IBM to build massive supercomputer for U.S. government
Remember Roadrunner's 1 petaflop? The new system will reach 20 petaflops
It's an ambitious claim by IBM in a business where jumbo-size claims are the norm. The planned Sequoia system, capable of 20 petaflops, will be used by the U.S. Department of Energy in its nuclear stockpile research. The fastest systems today can only reach 1 petaflop, a remarkable achievement in its own right that was met only last year.
It "is the biggest leap of computing capability ever delivered to the lab," said Mark Seager, assistant department head for advanced technology at the Lawrence Livermore National Laboratory in Livermore, Calif., where the system will be housed. It's expected to be up and running in 2012.
IBM is actually building two supercomputers under this contract. The first one, to be delivered by midyear, is called Dawn and will operate at around 500 teraflops. Researchers will use Dawn to help prepare for the larger system.
Sequoia will use approximately 1.6 million processing cores, all IBM Power chips, running Linux, which dominates high-performance computing at this scale. IBM is still developing a 45-nanometer chip for the system and may produce something with eight or 16 cores -- or more -- for it. Although the final chip configuration has yet to be determined, the system will have 1.6TB of memory and be housed in 96 "refrigerator-size" racks.
The cost of the system wasn't disclosed.
The supercomputer is also helping to drive a massive power upgrade at Lawrence Livermore, which is increasing the amount of electricity available for all its computing systems from 12.5 megawatts to 30 megawatts. To achieve the upgrade, it will run more power lines to its facility. Sequoia alone is expected to use about 6 megawatts, according to Seager.
The world's first computer to break the teraflop barrier was built at Sandia National Laboratories in 1996. A teraflop equals a trillion floating points a second; a petaflop is 1,000 trillion (one quadrillion) sustained floating-point operations per second.
It takes government funding to build systems of this scale and size, but that also means that the U.S. is paying for much of the problem-solving it takes to scale across more than a million cores. "This is what's so good about it," said Herb Schultz, manager of deep computing at IBM. "They [the national lab] end up proving that you can get codes to scale that high."
In effect, by solving those problems, the national lab's work will pave the way for broader adoption of massive systems that could improve weather research, forecasts, tornado tracking, and work on a variety of other research problems. Large systems such as Sequoia help researchers reduce uncertainty and improve precision in simulations that can, for instance, predict tornado paths. The more compute power available, the more fine tuned and accurate the simulation.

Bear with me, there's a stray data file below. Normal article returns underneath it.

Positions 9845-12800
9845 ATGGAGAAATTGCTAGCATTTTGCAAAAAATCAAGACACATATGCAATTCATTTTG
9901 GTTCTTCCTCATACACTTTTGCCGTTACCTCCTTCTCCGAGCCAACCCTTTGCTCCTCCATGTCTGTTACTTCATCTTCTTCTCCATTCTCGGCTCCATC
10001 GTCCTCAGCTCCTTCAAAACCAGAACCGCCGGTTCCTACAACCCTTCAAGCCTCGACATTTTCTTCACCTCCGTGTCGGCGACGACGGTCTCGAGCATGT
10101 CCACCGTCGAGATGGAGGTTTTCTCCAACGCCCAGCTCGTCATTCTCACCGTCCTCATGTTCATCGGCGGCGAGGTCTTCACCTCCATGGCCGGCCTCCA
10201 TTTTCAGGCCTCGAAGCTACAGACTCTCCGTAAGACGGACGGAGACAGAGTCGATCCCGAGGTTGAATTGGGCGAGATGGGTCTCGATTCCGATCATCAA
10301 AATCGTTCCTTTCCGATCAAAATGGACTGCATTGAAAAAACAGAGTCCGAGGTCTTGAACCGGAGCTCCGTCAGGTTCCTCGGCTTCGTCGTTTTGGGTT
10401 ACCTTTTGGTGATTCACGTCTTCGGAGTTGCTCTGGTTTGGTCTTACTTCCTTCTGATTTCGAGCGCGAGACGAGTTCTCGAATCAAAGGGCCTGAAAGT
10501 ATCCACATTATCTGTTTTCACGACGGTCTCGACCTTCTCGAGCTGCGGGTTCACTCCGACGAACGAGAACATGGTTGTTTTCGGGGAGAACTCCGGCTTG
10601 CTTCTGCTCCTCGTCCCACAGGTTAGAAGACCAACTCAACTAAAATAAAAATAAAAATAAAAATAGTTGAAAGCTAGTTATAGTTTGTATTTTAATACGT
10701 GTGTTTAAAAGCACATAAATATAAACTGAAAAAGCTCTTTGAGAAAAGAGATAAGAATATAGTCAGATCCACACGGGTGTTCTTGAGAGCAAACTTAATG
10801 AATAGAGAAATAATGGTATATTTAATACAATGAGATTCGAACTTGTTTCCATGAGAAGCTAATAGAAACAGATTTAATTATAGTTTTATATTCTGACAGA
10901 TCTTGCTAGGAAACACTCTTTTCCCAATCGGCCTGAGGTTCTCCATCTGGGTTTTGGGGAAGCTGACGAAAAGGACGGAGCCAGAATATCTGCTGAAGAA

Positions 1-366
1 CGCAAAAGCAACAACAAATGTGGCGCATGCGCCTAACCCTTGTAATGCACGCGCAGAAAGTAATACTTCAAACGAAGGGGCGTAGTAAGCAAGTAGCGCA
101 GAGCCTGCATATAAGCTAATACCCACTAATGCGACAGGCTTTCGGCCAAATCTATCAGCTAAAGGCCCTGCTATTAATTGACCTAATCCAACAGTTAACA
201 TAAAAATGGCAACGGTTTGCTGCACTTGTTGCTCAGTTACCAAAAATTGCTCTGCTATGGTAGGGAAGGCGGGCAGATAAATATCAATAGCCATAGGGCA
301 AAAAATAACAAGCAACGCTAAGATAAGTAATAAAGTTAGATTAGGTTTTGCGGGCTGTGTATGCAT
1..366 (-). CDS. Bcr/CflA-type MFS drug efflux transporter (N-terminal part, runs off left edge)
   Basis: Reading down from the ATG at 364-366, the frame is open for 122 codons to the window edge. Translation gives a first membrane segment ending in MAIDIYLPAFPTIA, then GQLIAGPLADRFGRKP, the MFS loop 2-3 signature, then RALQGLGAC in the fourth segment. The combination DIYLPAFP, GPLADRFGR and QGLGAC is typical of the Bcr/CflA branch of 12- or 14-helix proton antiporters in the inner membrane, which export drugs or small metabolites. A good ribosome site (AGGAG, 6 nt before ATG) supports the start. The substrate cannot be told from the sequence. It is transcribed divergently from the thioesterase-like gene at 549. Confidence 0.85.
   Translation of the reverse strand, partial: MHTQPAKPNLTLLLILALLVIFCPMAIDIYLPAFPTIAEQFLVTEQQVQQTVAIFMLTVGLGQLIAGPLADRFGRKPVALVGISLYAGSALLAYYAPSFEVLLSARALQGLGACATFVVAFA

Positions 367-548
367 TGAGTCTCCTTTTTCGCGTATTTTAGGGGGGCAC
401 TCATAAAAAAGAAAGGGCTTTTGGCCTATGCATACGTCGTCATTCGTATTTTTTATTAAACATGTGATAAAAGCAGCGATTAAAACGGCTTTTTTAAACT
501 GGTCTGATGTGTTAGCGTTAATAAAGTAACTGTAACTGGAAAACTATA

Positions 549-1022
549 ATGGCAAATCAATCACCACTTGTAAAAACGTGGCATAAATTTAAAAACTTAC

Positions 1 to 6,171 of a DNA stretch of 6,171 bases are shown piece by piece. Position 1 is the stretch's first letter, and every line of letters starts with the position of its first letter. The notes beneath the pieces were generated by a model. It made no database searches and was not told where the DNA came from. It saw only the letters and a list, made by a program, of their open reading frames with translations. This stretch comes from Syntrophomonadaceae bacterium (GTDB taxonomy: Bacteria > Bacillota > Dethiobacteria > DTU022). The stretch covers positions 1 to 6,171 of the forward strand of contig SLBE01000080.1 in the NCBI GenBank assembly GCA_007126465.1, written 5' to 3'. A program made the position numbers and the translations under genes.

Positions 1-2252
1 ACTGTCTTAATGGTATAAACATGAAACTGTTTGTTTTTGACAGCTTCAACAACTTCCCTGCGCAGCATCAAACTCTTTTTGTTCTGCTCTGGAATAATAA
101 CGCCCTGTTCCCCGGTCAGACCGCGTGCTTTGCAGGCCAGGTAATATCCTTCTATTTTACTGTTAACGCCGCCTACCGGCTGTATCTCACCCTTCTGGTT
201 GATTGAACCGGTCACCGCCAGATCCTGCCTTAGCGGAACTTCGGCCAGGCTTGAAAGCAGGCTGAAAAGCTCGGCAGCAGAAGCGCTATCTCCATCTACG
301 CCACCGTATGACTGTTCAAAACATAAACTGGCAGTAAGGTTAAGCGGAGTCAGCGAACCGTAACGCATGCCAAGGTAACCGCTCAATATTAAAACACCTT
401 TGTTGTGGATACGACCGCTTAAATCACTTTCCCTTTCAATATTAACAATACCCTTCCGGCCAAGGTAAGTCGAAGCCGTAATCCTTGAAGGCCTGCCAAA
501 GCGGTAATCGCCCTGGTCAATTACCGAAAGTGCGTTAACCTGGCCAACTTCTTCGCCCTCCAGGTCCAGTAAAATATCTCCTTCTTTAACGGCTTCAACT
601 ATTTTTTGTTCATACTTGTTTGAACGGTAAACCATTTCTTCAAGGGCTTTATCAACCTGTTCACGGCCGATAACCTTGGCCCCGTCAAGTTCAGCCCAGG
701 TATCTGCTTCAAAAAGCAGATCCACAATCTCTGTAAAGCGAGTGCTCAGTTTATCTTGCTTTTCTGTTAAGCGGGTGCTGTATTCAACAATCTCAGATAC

The major problem in running a system of this scale is "the applications -- porting the applications and scaling them up is a critical problem we are facing," said Seager.
There are two petaflop systems in the U.S., IBM's Roadrunner at Los Alamos National Laboratory, which passed the petaflop barrier last May, and Cray Inc.'s XT Jaguar at the Oak Ridge National Laboratory.
IBM plans to build Sequoia at its Rochester, Minn., plant.
Read more about High Performance Computing in Computerworld's High Performance Computing Topic Center.
This state transportation department uses computer science students from a local university as programming interns, and everyone is happy with the arrangement -- until one intern learns how to bring down the mainframe.
- IT Certification Study Tips
- Register for this Computerworld Insider Study Tip guide and gain access to hundreds of premium content articles, cheat sheets, product reviews and more.
- Changing the Way Government Works: Four Technology Trends that Drive Down Costs and Increase Productivity
- This paper discusses four technology-based approaches to improving processes and increasing
productivity while driving down department and agency costs.
- Path Selection Infographic
- Path Selection Infographic
- Hyperconvergence Infographic
- A wide range of observers agree that data centers are now entering an era of "hyperconvergence" that will raise network traffic levels faster...
- Preparing Your Infrastructure for the Hyperconvergence Era
- From cloud computing and virtualization to mobility and unified communications, an array of innovative technologies is transforming today's data centers.
- How WAN Optimization Helps Enterprises Reduce Costs
- If you wanted to break down innovation into a tidy equation, it might go something like this: Technology + Connectivity = Productivity. Productivity... All Government IT White Papers
- Cloud Knowledge Vault Learn how your organization can benefit from the scalability, flexibility, and performance that the cloud offers through the short videos and other resources...
- LIVE EVENT: 5/7, The End of Data Protection As We Know It. Introducing a Next Generation Data Protection Architecture. Traditional backup is going away, but where does this leave end-users?
- On-demand webinar: "Mobility Mayhem: Balancing BYOD with Enterprise Security" Check out this on-demand webinar to hear Sophos senior security expert John Shier deep dive into how BYOD impacts your enterprise security strategy...
- Mobile Security: Containerizing Enterprise Data In this on-demand webinar, Fixmo's Lee Cocking, VP of corporate strategy, explains why Apple-ization trends like mobility and "bring-your-own-device" (BYOD) are driving the...
- Endpoint Data Management: Protecting the Perimeter of the Internet of Things Not surprisingly, "Internet of Things" (IoT) and Big Data present new challenges AND opportunities for enterprise IT. Teams need to harness, secure and...
- All Government IT Webcasts